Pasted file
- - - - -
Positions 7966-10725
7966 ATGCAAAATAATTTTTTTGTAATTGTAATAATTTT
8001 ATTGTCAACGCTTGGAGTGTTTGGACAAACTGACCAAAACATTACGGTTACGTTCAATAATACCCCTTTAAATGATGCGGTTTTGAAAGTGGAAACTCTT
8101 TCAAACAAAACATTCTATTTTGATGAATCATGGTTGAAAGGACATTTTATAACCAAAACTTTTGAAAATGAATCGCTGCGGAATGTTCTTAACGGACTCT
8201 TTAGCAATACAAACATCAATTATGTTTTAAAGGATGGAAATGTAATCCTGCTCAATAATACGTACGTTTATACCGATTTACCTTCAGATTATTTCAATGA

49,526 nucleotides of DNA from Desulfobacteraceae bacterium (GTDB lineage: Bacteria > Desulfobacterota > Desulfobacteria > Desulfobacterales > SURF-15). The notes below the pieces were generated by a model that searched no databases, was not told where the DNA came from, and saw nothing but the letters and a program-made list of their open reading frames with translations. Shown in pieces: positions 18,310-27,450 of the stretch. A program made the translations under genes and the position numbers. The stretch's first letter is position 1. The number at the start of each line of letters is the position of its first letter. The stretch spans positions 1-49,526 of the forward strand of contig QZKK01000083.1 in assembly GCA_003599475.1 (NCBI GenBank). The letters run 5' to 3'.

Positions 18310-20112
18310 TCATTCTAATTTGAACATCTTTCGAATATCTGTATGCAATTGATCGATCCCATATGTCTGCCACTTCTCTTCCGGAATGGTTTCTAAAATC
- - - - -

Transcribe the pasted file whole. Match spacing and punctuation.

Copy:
Positions 7966-10725
7966 ATGCAAAATAATTTTTTTGTAATTGTAATAATTTT
8001 ATTGTCAACGCTTGGAGTGTTTGGACAAACTGACCAAAACATTACGGTTACGTTCAATAATACCCCTTTAAATGATGCGGTTTTGAAAGTGGAAACTCTT
8101 TCAAACAAAACATTCTATTTTGATGAATCATGGTTGAAAGGACATTTTATAACCAAAACTTTTGAAAATGAATCGCTGCGGAATGTTCTTAACGGACTCT
8201 TTAGCAATACAAACATCAATTATGTTTTAAAGGATGGAAATGTAATCCTGCTCAATAATACGTACGTTTATACCGATTTACCTTCAGATTATTTCAATGA

49,526 nucleotides of DNA from Desulfobacteraceae bacterium (GTDB lineage: Bacteria > Desulfobacterota > Desulfobacteria > Desulfobacterales > SURF-15). The notes below the pieces were generated by a model that searched no databases, was not told where the DNA came from, and saw nothing but the letters and a program-made list of their open reading frames with translations. Shown in pieces: positions 18,310-27,450 of the stretch. A program made the translations under genes and the position numbers. The stretch's first letter is position 1. The number at the start of each line of letters is the position of its first letter. The stretch spans positions 1-49,526 of the forward strand of contig QZKK01000083.1 in assembly GCA_003599475.1 (NCBI GenBank). The letters run 5' to 3'.

Positions 18310-20112
18310 TCATTCTAATTTGAACATCTTTCGAATATCTGTATGCAATTGATCGATCCCATATGTCTGCCACTTCTCTTCCGGAATGGTTTCTAAAATC